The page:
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 October 27th, 2019, 09:40 PM #1 Senior Member   Joined: Jun 2017 From: Lima, Peru Posts: 188 Thanks: 5 Math Focus: Calculus How to obtain the distance covered by a projectile if an additional acceleration is t The problem is as follows: A projectile is fired from a horizontal ground with a speed of $\vec{v}=10\hat{i}+40\hat{j}\,\frac{m}{s}$. Due to gravity and the wind, the shell experiences a constant acceleration of $\vec{a}=-5\left(\hat{i}+2\hat{j}\right)\frac{m}{s^{2}}$. Find in meters at what distance from the point the projectile was fired the shell hit the ground.$\begin{array}{ll} 1.&40\,m\\ 2.&80\,m\\ 3.&120\,m\\ 4.&100\,m\\ \end{array}$ I'm not very sure of how to use the vectors given to find the distance. Typically, I would use the equation of the position for the horizontal range would be: $x(t)=x_{o}+v_{o}\cos\omega t$ However since it mentions that there's an acceleration that is produced by the wind and gravity, how would I use this information? Would it mean that should I take the norm for that acceleration as follows? $\left \| \left \langle -5,-10 \right \rangle \right \|=\sqrt{125}=5\sqrt{5}$ and from that should I use the acceleration instead $g=9.8$, $g=5\sqrt{5}$ as in the equation from below? $y(t)=y_{o}+v_{o}\sin\omega t - \frac{1}{2}at^{2}$ Since it is fired from the ground would it mean: $y(t)= v_{o}\sin\omega t - \frac{1}{2}at^{2}$ ? The only information I could obtain was: $\sin\omega=\frac{40}{\sqrt{1700}}=\frac{4}{\sqrt{ 17}}$ But that's how far I went with this problem. Can somebody offer me some help with this?Supposedly, the answer is $80$, but I don't know what to do to get there. Last edited by skipjack; October 28th, 2019 at 02:07 AM. October 28th, 2019, 12:09 AM #2 Senior Member   Joined: Sep 2015 From: USA Posts: 2,647 Thanks: 1476 You have two equations of motion, one in each direction. Vertically you have $y(t) = -10t^2 + 40t$ Horizontally you have $x(t) = -5t^2 + 10t$ We can solve the vertical equation for $t$ $0 = (40-10t)t$ $t = 0, 4$ Plugging this into the horizontal equation we get $x(4) = -5(4^2) + 10\cdot 4 = -40$ The problem just asks for distance so we take the absolute value of this. The distance from the firing point is $40m$. Selection (1). Thanks from topsquark and idontknow October 28th, 2019, 02:18 AM #3 Global Moderator   Joined: Dec 2006 Posts: 21,124 Thanks: 2332 The equations romsek used omitted a factor of $\frac12$. The second choice answer, 80 m, is correct. Thanks from topsquark, romsek, idontknow and 1 others October 28th, 2019, 07:39 AM   #4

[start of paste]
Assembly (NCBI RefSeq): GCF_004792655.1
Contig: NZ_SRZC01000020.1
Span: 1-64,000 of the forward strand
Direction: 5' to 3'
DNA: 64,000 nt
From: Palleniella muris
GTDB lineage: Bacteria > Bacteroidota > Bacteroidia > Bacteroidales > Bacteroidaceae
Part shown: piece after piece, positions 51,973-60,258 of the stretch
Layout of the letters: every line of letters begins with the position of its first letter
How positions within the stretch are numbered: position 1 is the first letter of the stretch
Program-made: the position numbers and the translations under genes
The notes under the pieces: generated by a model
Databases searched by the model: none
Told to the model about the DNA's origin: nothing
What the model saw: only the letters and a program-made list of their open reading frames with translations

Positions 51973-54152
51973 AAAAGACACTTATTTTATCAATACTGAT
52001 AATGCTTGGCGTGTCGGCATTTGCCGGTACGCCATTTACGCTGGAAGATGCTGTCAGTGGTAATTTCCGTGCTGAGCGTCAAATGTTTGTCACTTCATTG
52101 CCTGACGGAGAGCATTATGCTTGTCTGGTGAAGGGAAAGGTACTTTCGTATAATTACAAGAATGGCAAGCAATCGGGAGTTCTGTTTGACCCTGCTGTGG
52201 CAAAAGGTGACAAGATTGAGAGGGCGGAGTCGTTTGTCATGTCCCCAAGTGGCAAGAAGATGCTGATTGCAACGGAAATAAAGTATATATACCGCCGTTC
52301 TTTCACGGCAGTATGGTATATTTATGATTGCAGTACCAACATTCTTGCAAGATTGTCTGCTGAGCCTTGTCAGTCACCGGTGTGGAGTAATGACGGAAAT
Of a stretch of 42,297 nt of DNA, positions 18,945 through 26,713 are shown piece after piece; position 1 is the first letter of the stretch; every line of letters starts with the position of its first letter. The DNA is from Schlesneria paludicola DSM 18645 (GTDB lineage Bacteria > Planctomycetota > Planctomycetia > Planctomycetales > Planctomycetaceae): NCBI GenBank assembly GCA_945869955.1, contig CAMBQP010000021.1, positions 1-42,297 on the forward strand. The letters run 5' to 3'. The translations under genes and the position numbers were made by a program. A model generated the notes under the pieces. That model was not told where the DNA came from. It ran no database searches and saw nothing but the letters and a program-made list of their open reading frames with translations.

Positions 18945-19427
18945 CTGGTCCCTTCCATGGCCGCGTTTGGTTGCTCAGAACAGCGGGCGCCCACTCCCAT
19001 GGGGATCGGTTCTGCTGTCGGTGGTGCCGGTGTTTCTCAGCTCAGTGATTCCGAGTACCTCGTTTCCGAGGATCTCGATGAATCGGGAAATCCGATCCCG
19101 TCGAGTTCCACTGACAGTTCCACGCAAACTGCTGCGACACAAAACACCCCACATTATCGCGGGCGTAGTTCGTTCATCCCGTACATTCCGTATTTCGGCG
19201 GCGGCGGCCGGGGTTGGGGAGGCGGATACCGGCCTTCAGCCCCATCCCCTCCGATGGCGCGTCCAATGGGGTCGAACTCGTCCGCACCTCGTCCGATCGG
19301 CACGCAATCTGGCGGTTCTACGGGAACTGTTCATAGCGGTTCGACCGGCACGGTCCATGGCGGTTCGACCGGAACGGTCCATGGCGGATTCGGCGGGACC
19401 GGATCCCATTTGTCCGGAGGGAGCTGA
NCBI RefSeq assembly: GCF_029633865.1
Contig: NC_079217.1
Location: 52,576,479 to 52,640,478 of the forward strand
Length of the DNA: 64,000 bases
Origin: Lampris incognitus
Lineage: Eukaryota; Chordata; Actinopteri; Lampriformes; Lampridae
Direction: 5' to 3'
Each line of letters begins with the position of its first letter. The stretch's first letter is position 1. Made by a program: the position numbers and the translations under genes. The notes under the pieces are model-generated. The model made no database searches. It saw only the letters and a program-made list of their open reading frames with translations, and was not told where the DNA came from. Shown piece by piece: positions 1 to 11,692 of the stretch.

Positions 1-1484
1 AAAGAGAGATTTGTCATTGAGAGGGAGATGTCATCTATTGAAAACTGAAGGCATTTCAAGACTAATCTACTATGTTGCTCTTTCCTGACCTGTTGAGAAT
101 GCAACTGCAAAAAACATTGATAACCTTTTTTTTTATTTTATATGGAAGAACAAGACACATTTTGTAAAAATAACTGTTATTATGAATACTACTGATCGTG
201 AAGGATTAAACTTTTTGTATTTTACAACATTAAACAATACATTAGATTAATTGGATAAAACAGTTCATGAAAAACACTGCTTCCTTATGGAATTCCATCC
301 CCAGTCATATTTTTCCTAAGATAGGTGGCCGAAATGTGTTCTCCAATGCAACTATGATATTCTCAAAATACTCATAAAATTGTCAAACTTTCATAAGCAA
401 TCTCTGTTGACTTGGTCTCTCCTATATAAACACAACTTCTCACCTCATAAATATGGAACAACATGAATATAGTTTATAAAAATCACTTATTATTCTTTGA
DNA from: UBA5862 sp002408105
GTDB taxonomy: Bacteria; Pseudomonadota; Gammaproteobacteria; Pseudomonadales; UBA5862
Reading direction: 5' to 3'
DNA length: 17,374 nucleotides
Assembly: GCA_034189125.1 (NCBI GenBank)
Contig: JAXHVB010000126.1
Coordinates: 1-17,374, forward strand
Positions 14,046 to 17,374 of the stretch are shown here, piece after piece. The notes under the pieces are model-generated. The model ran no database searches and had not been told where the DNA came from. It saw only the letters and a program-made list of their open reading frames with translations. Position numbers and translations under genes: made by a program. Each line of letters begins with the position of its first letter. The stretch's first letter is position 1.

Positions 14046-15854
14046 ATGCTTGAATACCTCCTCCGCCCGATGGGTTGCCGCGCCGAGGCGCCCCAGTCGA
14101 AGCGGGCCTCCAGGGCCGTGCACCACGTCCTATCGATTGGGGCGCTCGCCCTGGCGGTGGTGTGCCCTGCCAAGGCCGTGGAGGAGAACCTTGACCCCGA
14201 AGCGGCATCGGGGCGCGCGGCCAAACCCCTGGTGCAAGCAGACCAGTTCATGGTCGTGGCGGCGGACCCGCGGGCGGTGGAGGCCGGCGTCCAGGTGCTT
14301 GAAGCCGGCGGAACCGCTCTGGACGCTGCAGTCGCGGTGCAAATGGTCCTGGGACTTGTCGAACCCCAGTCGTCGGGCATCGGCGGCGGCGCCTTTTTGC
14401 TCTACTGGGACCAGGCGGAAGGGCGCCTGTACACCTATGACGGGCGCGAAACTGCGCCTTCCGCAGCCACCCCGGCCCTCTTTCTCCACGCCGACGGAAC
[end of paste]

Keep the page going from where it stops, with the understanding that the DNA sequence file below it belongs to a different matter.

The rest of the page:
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You mind giving us the title/author of the text source for these problems?